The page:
April 28, 2010
By Cecilia Villacis PLATINUM, Mountain View, California
Cecilia Villacis PLATINUM, Mountain View, California
20 articles 0 photos 0 comments

My homestay mom
Brought out a birthday cake.
Fruits made gelatinous covered the tart
With only the brightest colors.
A dark, cool chocolate
Read Ai-chan.
My name.

I blew out the candle,
We ate
And I hugged her.
She was so sweet.

One lonely birthday present was given.
It made me miss my mom.
I miss my mom.
It was a hanko.

I had told her on the first day
That I didn’t really have a country.
I definitely didn’t feel American,
But even less Ecuadorian.
I had hopes for Japan.
Those were crushed.
Now with France barging in,
I’ll change citizenship.
No longer Ecuadorian.
No longer Japanese.
No longer will I be unique.

An addition to a fleet of freaks
Resting on the army ship of great
Uncle Sam.

Which is fine.
It all just comes.
A mouse was never meant
To pick his own path.
He floats with the pull.
Resistance is just hesitation.

It was not as dramatic as it sounds now.
It was casual.
But she remembered.

On our last night,
She opened a battered oyster.
Serving the ocean,
Hosting the barnacles,
It was old and tired, yet beautiful.
The black was worn but still rich in color.
The lip was glistening purple.
She could give no more
Yet still, inside,
There was a pearl,
White, pink, cream.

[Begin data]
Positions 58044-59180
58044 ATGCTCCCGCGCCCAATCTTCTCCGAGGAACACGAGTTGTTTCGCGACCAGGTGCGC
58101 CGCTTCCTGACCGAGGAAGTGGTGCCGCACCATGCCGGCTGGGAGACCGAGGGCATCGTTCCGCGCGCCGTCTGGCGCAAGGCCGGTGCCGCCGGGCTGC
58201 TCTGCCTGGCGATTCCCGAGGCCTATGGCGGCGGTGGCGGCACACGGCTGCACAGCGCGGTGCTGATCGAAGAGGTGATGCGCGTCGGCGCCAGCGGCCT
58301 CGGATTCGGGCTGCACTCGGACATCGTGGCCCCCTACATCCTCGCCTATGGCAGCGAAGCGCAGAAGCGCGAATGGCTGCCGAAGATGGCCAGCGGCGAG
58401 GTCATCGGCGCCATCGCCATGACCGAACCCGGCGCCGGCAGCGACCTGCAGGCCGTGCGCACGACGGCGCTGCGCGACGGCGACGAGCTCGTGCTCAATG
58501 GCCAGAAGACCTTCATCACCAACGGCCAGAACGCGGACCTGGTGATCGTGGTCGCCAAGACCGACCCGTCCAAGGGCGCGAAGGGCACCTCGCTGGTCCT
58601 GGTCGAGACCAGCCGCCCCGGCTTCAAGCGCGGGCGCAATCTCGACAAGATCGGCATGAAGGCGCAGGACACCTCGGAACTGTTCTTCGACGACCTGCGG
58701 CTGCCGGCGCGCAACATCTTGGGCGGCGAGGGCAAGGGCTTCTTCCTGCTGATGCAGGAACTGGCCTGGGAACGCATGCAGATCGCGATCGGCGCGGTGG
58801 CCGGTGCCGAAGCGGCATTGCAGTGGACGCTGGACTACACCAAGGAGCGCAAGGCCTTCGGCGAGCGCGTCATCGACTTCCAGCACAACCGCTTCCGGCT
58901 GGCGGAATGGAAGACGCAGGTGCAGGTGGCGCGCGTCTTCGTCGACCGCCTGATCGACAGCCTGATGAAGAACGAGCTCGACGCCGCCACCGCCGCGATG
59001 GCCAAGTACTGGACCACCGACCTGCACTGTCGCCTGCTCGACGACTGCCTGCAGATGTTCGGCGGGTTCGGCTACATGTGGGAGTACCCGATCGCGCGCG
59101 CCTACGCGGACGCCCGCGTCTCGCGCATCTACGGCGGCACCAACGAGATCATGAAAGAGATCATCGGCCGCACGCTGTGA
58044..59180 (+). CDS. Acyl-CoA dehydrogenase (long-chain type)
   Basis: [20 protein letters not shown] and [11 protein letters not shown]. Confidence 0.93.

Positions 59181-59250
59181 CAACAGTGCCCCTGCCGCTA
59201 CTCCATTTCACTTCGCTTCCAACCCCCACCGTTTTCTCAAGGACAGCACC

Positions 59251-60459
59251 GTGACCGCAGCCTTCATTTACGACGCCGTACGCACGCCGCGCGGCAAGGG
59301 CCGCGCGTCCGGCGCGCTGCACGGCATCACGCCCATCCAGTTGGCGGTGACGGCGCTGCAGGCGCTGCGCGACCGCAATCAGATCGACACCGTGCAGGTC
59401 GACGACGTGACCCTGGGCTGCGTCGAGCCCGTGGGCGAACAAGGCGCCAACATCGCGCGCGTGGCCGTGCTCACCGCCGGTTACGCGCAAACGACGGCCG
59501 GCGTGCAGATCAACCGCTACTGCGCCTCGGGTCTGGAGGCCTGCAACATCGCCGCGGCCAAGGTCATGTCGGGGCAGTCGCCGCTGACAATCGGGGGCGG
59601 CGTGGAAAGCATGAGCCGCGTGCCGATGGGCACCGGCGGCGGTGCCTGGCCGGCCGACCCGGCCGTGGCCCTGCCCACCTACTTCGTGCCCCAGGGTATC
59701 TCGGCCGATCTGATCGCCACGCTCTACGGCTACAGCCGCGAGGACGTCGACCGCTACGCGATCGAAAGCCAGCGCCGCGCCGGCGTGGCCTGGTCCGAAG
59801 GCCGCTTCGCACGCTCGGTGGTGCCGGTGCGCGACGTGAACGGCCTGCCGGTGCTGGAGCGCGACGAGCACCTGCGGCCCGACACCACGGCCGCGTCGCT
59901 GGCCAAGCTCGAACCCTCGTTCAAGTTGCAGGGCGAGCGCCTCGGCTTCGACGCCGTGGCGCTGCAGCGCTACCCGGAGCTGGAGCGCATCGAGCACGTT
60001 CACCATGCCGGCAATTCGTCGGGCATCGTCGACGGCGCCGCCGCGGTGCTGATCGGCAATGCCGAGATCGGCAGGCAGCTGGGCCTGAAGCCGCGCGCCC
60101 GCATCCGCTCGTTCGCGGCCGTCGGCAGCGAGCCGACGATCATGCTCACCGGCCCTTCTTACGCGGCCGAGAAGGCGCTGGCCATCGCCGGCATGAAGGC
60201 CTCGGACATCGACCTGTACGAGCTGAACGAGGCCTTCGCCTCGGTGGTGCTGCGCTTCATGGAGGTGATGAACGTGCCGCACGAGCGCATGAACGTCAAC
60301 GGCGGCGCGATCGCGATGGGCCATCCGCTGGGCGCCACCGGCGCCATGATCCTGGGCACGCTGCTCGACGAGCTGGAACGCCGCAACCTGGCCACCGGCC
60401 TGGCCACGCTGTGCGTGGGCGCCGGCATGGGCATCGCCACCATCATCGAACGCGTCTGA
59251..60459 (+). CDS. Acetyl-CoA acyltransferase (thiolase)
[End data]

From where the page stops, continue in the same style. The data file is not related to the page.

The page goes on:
It shined with its own heart,
Resting on the kind peach,
Reflecting on the soft white.

She gave me it.
A hanko case.

Citizenship is but one paper that
For some reason,
People obsess all over.
We know better.

The deerskin must be molded
By myself
If I choose.
Then the ranges of my oceans
And the trenches of my mountains
Would flutter no more,
Unless flight or the dive could intrigue them,
When they then would with an orange home
To touch back for,
If the water rises too high.
The black eye of Susan waits
For her wings to rest on,
For her straw to drink
Like black chocolate cookies
On burgundy carpet.

She gave me that option.
A damaged criminal is given
The keys to His gates.
The choice is his,
But the choice must once have been given,
And he doesn’t have to
Become a priest.
And no, the priest is not chased.
He can run.
He can work.
He can travel.
He is free, and options are endless.

Mine was embellished with red flowers
On a black, stiff leather.
She said it was so anyone could know
That who was inside
Is old fashioned.
She is a girl.
She is kind.
She is Japanese,
And her name is Love.
The clasp opens,
And it is already full.

No identity can be taken away by a paper.
Listen to identity.
It is limitless,
An untouchable purity.

Still, she touched me
With the graceful
Cautious touch
That any new sixteen year old needs.

I know now
I am more free
Than I have ever been.
Like danger in wings
I roll in orange flames,
Up hills,
As the phoenix sings
His yellow song
In burning lights.

Humans are indefinable.
Character is varying.
Identity is mysterious.
It’s also the easiest thing in the world,
If only you know you’re options,
And that is to be whatever you wish,
Because I have an untouchable mind,
An unalterable heart
And I say
Thank you.

The author's comments:
I wrote this as an ode to my homestay mom from when I went to Japan. She gave me a hanko case, a symbol of Japanese identity, at a time when I was having the classic teenage "Who am I?" dilemma. These little acts mean so much.

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